Volunteer Fire Fighter Dies in Tanker Rollover - Ohio
On April 3, 2003, a 56-year-old male volunteer fire fighter (the victim) was fatally injured after the pumper/tanker he was driving to a brush fire overturned. The vehicle was heading east on a two-lane county road and had just rounded a left-hand curve when it drifted off the right side of the pavement. The vehicle then re-entered the road and crossed to the opposite side where it went off the road and overturned, trapping the victim. The victim initially was conscious and able to call in the crash, but died approximately 6 minutes later, before the arrival of the rescue squad.
NIOSH investigators concluded that, in order to minimize the risk of similar occurrences, fire departments should
• provide training to driver/operators as often as necessary to meet the requirements of NFPA 1451, and incorporate specifics on rollover prevention in standard operating procedures (SOPs)
• develop and enforce SOPs on the mandatory use of seat belts in all emergency vehicles
Vehicle involved in the incident
On April 3, 2003, a 56-year-old male volunteer fire fighter (the victim) was fatally injured after the pumper/tanker he was driving overturned while responding to a brush fire. On April 7, 2003, the U.S. Fire Administration (USFA) notified the National Institute for Occupational Safety and Health (NIOSH) of this incident. On April 30, 2003, a safety and occupational health specialist from the NIOSH Fire Fighter Fatality Investigation and Prevention Program investigated the incident. The NIOSH investigator met with the department Chief, a fire fighter who was first on the scene after the crash, and the State Trooper who investigated the incident. The investigator visited the site of the incident; took photographs of the tanker and the site; and reviewed the department’s standard operating procedures (SOPs), the driver’s training records, witness statements, the police report, and the medical examiner’s report.
This combination fire department (Fire Chief is a paid position) has 33 active volunteer fire fighters within 2 stations and serves a population of approximately 15,500 in an area of about 94 square miles.
Training: The victim had been a volunteer fire fighter for approximately 33 years and a driver for over 30 years. He had completed the 36-hour basic fire fighter’s course required by the State, and since 1994, had taken a minimum of 12 hours training per year as required by the State. For driver/operators, the department requires that they drive at least 1 year and demonstrate skills in using the pumps before they are allowed to respond to calls without an officer on board. The victim had certifications in Apparatus/Engine Operator, HazMat, and Wildland Fire Fighter I-IV, and additional training in Apparatus Operation among other topics. The victim had been trained in the operation of the vehicle involved in the incident by the factory representative; he had driven it on over 100 emergency calls.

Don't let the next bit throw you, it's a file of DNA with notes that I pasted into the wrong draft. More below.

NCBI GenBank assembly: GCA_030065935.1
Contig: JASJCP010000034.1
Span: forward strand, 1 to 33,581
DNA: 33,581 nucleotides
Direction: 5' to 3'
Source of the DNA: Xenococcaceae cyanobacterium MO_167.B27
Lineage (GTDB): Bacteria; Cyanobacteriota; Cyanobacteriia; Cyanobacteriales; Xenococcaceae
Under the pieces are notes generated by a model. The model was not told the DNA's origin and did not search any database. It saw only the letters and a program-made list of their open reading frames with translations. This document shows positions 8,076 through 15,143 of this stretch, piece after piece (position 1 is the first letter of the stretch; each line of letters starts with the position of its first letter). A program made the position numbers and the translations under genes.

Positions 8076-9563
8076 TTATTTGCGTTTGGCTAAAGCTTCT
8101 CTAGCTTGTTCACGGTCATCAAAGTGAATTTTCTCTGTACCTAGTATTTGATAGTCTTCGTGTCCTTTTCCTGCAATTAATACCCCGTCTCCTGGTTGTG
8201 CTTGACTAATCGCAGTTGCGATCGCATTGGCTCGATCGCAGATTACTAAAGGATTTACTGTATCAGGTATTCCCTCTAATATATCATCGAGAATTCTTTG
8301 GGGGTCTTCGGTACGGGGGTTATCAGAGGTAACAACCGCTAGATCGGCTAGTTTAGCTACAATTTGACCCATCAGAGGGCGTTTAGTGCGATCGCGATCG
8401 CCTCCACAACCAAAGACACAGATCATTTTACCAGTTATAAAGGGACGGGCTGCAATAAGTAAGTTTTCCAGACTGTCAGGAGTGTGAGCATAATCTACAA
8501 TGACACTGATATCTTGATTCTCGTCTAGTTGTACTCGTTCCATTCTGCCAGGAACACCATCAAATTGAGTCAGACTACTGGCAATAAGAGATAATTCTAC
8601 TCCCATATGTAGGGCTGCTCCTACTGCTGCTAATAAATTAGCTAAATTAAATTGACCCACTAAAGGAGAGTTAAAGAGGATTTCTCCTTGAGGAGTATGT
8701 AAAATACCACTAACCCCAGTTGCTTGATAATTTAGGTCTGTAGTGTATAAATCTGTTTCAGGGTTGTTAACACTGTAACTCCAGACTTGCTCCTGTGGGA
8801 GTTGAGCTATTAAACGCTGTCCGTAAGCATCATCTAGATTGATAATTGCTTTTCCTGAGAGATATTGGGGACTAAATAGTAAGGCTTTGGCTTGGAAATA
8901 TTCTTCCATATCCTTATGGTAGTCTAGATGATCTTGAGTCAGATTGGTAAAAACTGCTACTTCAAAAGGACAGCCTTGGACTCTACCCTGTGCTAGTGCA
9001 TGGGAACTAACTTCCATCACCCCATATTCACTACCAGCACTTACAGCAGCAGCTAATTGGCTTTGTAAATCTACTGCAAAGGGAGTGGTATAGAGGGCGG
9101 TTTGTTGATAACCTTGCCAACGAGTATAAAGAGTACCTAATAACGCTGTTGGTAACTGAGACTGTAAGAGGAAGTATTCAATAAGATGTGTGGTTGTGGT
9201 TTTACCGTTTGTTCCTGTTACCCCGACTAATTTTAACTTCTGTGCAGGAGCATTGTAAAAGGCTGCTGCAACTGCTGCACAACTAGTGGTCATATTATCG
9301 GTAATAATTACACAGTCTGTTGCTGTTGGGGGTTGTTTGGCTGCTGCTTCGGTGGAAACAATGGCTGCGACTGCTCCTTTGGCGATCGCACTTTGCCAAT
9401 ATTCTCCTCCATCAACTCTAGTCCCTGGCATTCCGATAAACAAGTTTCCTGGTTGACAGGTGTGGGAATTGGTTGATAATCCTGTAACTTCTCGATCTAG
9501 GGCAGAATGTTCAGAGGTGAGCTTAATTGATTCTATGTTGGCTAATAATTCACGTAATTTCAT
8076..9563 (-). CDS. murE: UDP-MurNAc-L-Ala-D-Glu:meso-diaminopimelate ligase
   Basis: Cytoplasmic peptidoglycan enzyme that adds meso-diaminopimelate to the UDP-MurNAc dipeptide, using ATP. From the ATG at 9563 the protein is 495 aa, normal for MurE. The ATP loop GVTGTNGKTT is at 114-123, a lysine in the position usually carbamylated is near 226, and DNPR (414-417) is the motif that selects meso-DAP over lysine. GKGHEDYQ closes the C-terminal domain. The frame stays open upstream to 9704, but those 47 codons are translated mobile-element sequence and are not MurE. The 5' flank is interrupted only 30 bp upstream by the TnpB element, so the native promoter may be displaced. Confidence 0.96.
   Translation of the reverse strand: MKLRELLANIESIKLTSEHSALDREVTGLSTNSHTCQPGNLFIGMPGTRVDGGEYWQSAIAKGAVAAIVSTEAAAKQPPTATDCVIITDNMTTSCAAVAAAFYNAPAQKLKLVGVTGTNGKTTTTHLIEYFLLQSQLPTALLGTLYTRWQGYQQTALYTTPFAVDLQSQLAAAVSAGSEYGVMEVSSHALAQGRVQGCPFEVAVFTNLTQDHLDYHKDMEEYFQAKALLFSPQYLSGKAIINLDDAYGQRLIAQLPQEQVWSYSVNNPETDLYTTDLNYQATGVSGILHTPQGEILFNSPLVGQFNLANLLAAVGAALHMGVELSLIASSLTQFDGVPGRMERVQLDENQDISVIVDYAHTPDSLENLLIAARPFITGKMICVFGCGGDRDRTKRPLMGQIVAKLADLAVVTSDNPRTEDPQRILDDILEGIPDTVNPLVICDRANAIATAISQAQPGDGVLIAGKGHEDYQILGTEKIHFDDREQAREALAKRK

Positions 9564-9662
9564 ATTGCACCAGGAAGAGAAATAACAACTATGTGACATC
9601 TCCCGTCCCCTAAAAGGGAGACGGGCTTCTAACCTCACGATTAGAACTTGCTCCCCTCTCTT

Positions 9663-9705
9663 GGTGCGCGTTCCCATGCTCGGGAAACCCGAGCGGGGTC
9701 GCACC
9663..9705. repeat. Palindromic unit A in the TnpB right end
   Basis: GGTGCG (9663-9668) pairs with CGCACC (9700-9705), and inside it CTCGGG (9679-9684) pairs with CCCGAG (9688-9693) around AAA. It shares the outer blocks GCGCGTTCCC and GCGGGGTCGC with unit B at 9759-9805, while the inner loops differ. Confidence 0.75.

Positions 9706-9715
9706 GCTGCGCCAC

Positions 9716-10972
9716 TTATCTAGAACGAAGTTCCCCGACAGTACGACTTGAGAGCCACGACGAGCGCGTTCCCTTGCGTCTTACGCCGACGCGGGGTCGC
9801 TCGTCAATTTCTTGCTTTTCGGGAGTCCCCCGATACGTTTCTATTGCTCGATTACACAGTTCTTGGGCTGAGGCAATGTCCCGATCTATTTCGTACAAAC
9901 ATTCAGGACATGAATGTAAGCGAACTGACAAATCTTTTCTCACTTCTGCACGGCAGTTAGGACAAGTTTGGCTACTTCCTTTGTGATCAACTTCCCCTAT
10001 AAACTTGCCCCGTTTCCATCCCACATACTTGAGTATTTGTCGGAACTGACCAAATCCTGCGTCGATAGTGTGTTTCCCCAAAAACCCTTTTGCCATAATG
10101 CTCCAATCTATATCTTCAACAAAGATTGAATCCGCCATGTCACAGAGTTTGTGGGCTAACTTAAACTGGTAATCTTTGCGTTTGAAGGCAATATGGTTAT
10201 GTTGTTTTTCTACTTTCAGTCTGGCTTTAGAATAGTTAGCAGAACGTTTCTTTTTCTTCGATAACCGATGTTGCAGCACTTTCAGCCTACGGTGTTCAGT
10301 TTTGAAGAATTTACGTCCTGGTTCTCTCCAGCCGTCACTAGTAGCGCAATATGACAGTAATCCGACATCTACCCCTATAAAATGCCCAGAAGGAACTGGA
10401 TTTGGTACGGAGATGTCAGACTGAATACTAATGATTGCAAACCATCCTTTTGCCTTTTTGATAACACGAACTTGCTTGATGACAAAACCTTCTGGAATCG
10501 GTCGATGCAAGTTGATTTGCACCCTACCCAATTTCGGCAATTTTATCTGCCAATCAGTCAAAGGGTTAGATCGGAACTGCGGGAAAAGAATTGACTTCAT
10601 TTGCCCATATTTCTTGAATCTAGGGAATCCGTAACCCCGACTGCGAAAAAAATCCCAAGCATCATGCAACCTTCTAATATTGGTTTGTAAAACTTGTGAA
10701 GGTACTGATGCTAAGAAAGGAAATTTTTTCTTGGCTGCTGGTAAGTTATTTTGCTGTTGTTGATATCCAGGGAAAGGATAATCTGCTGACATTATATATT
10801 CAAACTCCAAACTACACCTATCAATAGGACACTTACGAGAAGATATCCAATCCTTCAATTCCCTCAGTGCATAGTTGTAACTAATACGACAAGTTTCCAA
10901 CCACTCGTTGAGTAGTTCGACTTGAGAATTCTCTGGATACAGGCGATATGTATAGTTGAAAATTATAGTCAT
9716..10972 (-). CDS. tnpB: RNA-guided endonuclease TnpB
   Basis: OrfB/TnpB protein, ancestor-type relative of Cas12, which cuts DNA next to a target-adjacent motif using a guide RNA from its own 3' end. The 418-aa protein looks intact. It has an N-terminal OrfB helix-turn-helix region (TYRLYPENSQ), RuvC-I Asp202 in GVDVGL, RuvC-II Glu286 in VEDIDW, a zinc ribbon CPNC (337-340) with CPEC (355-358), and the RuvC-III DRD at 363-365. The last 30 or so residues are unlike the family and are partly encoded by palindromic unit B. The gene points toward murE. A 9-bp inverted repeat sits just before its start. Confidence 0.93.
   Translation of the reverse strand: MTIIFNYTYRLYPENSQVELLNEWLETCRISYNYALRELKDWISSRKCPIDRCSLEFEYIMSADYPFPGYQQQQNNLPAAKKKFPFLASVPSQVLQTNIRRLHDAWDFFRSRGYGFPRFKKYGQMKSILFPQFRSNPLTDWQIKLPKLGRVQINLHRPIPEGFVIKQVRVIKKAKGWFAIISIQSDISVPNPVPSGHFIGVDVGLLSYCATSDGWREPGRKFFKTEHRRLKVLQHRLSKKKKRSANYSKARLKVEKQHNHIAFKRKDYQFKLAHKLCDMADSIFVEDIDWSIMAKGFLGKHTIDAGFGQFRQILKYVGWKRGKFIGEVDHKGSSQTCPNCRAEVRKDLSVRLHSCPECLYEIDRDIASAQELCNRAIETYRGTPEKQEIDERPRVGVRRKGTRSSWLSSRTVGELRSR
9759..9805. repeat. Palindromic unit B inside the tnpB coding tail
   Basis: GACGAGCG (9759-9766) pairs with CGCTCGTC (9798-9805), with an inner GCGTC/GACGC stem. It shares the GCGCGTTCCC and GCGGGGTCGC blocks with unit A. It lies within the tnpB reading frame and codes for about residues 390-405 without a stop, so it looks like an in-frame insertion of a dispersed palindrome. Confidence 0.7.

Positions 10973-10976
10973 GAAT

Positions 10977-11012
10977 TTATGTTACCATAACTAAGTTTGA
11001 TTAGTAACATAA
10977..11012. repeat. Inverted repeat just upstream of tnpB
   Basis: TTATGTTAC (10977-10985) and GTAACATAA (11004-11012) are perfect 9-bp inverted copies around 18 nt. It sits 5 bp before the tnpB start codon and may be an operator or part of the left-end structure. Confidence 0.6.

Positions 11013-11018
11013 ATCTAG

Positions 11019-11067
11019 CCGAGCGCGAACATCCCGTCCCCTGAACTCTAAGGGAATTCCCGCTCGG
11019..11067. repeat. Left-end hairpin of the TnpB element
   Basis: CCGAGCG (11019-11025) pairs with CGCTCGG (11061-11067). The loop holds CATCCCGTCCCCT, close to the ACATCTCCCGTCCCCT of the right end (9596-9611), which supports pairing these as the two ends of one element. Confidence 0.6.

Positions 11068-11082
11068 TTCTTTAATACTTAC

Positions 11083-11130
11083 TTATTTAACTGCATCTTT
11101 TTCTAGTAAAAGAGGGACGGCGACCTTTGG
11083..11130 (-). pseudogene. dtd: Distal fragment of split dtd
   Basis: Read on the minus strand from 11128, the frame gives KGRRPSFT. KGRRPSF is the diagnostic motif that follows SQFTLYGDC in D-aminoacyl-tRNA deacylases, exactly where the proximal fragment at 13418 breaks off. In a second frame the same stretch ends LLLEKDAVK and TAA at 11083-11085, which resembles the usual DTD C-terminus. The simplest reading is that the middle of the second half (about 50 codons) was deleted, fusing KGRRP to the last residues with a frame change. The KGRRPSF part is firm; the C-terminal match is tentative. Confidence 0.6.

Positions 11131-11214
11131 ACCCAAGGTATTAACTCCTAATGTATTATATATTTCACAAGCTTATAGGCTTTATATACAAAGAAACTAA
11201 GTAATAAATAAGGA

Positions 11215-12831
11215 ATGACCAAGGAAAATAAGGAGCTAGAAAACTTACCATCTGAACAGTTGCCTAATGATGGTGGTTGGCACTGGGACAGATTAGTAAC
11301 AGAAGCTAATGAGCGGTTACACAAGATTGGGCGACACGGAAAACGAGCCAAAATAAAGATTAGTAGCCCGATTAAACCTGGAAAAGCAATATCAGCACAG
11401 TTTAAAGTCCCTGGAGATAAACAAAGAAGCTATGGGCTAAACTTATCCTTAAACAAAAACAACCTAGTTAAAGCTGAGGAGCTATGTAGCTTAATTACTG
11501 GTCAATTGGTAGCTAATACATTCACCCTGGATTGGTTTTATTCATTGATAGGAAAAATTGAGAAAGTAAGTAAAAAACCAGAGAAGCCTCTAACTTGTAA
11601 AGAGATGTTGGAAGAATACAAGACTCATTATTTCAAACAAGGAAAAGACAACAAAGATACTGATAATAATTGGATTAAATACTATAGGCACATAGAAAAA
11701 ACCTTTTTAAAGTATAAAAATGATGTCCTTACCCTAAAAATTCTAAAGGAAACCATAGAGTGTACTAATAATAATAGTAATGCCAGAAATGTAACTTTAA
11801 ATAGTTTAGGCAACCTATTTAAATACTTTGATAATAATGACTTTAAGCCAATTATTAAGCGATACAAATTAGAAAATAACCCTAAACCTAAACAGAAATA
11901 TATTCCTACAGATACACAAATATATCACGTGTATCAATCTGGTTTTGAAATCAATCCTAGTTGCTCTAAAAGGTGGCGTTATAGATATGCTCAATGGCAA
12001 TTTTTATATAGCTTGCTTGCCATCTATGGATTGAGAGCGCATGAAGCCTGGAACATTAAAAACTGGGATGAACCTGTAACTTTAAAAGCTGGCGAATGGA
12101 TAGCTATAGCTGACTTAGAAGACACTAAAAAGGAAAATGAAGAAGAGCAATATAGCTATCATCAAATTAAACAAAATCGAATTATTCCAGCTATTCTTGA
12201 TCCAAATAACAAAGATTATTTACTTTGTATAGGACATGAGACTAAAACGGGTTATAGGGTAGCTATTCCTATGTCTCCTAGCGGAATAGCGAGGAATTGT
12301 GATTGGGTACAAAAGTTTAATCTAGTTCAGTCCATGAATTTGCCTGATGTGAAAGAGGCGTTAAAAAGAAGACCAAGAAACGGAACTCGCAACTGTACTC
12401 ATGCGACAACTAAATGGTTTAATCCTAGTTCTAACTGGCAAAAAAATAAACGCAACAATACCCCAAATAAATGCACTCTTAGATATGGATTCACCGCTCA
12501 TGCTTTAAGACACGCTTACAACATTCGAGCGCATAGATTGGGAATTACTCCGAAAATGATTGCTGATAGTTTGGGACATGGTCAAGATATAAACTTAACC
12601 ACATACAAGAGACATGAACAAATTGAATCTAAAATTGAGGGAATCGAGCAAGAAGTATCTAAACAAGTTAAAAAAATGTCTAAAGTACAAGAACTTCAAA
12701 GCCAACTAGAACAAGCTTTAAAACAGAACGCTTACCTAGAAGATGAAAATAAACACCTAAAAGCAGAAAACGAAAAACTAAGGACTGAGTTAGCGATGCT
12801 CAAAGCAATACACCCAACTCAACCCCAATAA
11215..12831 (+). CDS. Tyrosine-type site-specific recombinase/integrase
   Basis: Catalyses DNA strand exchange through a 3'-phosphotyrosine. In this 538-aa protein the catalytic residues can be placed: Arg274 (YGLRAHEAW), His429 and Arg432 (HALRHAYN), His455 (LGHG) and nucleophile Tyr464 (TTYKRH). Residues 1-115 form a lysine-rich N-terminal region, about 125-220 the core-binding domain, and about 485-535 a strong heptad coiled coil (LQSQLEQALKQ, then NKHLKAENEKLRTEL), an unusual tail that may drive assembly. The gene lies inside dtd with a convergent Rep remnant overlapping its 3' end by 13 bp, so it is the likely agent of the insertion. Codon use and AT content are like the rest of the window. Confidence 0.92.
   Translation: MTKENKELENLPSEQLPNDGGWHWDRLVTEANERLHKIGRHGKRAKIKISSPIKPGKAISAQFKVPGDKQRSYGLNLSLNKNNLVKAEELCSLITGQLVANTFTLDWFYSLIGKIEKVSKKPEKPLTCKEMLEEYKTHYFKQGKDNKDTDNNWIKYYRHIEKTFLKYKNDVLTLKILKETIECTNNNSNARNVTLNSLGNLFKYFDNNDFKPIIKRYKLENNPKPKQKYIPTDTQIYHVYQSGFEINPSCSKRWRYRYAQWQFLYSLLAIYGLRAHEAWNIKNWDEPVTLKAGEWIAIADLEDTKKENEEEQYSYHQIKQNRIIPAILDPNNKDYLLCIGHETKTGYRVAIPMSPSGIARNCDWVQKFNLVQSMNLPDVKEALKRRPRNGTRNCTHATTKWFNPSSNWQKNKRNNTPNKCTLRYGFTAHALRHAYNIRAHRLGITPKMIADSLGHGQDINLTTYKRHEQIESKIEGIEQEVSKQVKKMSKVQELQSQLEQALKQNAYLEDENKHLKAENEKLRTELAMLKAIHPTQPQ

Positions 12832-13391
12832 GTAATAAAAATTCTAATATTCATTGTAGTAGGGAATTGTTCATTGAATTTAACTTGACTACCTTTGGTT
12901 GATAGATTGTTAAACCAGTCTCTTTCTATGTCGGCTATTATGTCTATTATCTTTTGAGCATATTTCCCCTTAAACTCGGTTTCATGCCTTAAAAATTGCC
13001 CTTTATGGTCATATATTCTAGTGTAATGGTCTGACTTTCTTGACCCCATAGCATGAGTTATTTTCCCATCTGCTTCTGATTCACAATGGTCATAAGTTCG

Road and Weather Conditions: The incident occurred on a two-lane asphalt road with a posted speed limit of 55 mph. The road is approximately 18 ½ -feet wide and has no shoulders. On the east side of the road is a grassy, gently sloping field (Photo 1). The west side of the road is essentially the front yard of a residence with a ditch (Photos 1 & 2). The weather was clear and 68 degrees; the road was dry.
Equipment: The 2002 pumper/tanker involved in the incident was approximately 30 feet 9 inches long, 10 feet 4 inches high and 8 feet 4 inches wide. The 1,000-gallon water tank was T-shaped, had containment-type baffles, and was full. The Gross Vehicle Weight Ratinga (GVWR) for the truck was 38,000 lbs. The weight of the truck with equipment and 1000 gallons of water (full) was approximately 32,630 pounds.
a The chassis manufacturer’s specified maximum load-carrying capacity of a vehicle having two axle systems (a multiaxle axle installation is one system).1
On April 3, 2003, at 1242 hours, this combination fire department was dispatched to a brush fire. Two apparatus were dispatched: the pumper/tanker involved in the fatal incident and a brush truck. The pumper/tanker (driver only) was heading east on a two-lane road with a posted speed limit of 55 mph. According to the State Highway Patrol report, the estimated speed of the vehicle was 40 mph. The incident occurred after the vehicle had traveled about 7 ½ miles and was within a half mile of the brush fire.
According to the State Highway Patrol report, the driver lost control of the vehicle as he rounded a left-hand curve and went off the right side of the pavement. The tanker then re-entered the road and crossed over to the opposite (west-bound) lane where it went off the road and struck a telephone junction box, a mailbox, and a ditch in the front yard of a residence (Photo 2). The truck overturned once coming to rest on the passenger side. Note: the victim was not wearing a seat belt. At approximately 1254 hours, the victim reported the crash. The occupants of the brush truck, which was behind the tanker, saw the tanker coming to rest on the passenger side. One of the fire fighters in the brush truck approached the cab to check the victim who said he was having difficulty breathing. The victim died at approximately 1300 hours, prior to the arrival of the ambulances and rescue squad.